An appraisal is an important number in the process of buying a home. The appraisal will tell the seller, lender, and buyer how much a home is worth. Since the purpose of an appraisal is to protect the lender and buyer from overpaying, it is usually part of the closing process of a home purchase. A licensed appraiser will consider the size, location, and condition of the home to decide the home's value. Other factors taken into consideration may include the number of rooms in the home, size of the property, and value of recent home sales in the area.
To ensure a fair appraisal, it is important that the appraiser must an impartial third party who has no interest in the outcome of the sale. If the appraisal value meets or exceeds the asking price, the home sale can continue as planned. However, sometimes the appraisal has a lower value which may slow or stop the process.
Who Requests an Appraisal?
Anyone involved in the process of buying or selling a home could have an interest in having it appraised. In an effort to negotiate the best deal, a home may be appraised more than once to reach an agreeable purchase price. While it is usually not necessary to have a home appraised multiple times, any of three involved parties may ask for an appraisal for different reasons.
- The seller may have the home appraised to support the asking price when the house is put on the market. While it's not required for a seller to have an appraisal, it might be helpful in determining the actual value of the home.
- The buyer or a real estate agent contracted by the buyer may request a separate appraisal in hopes of negotiating a lower price. Local real estate agents have general knowledge of similar sales in the area. It's possible to consider an outside appraisal if the asking price is unusually high.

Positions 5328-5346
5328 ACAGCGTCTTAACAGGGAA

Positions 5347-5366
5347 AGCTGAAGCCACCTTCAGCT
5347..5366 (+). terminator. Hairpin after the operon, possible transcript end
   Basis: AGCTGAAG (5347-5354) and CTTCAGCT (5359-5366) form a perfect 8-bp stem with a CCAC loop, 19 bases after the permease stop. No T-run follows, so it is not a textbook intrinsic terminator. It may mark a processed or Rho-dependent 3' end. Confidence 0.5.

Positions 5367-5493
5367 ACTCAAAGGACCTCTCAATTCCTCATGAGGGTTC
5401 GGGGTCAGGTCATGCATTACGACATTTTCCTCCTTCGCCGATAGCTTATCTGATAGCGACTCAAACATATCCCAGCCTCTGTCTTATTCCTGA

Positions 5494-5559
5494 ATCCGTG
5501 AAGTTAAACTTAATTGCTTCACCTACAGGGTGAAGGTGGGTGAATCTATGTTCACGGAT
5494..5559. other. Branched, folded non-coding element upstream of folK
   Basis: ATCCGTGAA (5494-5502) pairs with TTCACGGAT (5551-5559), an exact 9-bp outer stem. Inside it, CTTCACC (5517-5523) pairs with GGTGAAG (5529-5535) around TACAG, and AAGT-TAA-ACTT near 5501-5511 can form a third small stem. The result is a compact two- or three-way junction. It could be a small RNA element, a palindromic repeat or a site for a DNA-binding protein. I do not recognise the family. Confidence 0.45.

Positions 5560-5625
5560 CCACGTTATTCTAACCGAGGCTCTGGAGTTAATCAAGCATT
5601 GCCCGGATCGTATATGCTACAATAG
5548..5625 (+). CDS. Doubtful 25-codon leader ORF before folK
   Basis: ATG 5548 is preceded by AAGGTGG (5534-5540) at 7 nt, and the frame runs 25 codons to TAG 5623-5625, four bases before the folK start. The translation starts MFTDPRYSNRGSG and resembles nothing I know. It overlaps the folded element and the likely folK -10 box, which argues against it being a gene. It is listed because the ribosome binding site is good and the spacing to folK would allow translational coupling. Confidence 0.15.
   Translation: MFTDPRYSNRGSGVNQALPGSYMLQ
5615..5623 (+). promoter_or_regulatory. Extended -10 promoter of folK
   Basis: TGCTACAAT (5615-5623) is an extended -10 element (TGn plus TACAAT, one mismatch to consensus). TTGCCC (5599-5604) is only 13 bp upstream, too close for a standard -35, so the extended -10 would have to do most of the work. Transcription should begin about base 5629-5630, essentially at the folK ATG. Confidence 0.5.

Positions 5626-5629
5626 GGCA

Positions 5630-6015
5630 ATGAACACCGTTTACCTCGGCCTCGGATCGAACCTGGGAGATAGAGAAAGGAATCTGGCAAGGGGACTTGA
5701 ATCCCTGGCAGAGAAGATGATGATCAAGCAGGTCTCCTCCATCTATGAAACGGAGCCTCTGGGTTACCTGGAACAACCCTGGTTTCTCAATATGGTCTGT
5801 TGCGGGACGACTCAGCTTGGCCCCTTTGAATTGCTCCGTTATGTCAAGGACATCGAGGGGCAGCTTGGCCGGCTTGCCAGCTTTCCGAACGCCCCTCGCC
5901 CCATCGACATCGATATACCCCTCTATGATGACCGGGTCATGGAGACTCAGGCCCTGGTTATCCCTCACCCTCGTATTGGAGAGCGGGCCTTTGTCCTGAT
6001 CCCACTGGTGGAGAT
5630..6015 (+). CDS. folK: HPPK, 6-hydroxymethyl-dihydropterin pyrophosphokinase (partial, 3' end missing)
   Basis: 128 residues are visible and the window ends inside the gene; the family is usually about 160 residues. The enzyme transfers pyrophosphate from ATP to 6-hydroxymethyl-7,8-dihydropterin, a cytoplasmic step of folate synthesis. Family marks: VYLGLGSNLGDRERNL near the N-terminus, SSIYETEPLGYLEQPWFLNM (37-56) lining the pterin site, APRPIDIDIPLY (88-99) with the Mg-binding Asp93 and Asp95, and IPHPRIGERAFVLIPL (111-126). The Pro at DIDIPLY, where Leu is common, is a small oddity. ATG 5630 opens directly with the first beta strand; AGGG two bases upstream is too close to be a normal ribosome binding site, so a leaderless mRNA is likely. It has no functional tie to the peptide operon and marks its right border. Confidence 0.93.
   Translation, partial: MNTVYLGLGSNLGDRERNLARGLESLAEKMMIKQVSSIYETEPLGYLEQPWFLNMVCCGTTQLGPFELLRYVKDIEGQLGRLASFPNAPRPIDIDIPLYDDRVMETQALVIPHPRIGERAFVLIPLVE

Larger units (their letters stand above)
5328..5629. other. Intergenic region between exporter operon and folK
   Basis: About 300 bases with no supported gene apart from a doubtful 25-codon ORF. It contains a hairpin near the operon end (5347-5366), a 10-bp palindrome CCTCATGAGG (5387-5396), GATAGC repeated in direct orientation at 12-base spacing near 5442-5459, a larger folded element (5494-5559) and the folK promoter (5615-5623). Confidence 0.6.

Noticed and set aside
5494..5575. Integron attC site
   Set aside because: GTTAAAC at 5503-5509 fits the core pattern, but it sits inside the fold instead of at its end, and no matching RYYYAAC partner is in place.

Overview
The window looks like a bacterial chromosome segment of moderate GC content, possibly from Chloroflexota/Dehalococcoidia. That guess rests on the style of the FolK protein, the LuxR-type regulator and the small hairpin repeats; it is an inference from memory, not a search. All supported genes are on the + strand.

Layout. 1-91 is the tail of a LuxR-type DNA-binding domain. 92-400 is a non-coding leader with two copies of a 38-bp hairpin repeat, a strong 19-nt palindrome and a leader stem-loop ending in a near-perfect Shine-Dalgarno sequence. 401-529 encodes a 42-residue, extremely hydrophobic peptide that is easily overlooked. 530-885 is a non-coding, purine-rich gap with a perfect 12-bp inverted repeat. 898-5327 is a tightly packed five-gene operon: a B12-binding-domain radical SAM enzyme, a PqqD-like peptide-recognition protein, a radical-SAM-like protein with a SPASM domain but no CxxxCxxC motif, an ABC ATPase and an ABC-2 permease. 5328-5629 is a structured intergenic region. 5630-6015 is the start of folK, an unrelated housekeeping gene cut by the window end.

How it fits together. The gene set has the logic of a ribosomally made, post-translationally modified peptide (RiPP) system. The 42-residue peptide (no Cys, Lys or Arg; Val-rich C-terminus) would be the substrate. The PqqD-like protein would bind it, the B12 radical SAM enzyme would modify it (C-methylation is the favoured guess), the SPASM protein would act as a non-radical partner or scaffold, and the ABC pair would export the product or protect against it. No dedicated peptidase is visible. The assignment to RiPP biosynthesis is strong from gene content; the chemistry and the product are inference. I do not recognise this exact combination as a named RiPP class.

- The lender is likely to request an appraisal before approving the loan for the purchase of the home. In the event that the buyer can't complete payments on the loan, the lender will sell the house to recoup the loan total. If the home was overpriced, the resale value will not pay for the full price of the original loan.
- A homeowner may also request an appraisal when they are hoping to refinance their home.
An over-inflated appraisal occurs when the seller's appraisal that determined the asking price of the property is considerably higher than market value. If you're buying a home, the implications of an over-inflated appraisal could be significantly more than you simply agreeing to pay more than you'd hoped for a home you've already fallen in love with.
Over-inflated appraisals are a type of mortgage fraud that occur in the effort to help a seller get more money for the home, or a buyer get a better position to finance mortgage payments. Lenders protect themselves from this type of fraud by ordering a separate appraisal.
By the time you reach closing your home sale, you may be prepared to pay what the seller is asking for the home. However, a lender isn't likely to be so quick to agree to this idea. Your lender may require the seller to reduce the price or refuse to approve the loan. As a buyer, you can seek another appraisal or seek additional funds to pay the difference in asking and appraisal price.
A loan officer can help you understand the importance of an accurate appraisal. At First Savings Mortgage, our loan officers specialize in residential lending. Our team of experts can help you work out the details of this important purchase so you will be able to enjoy your dream home.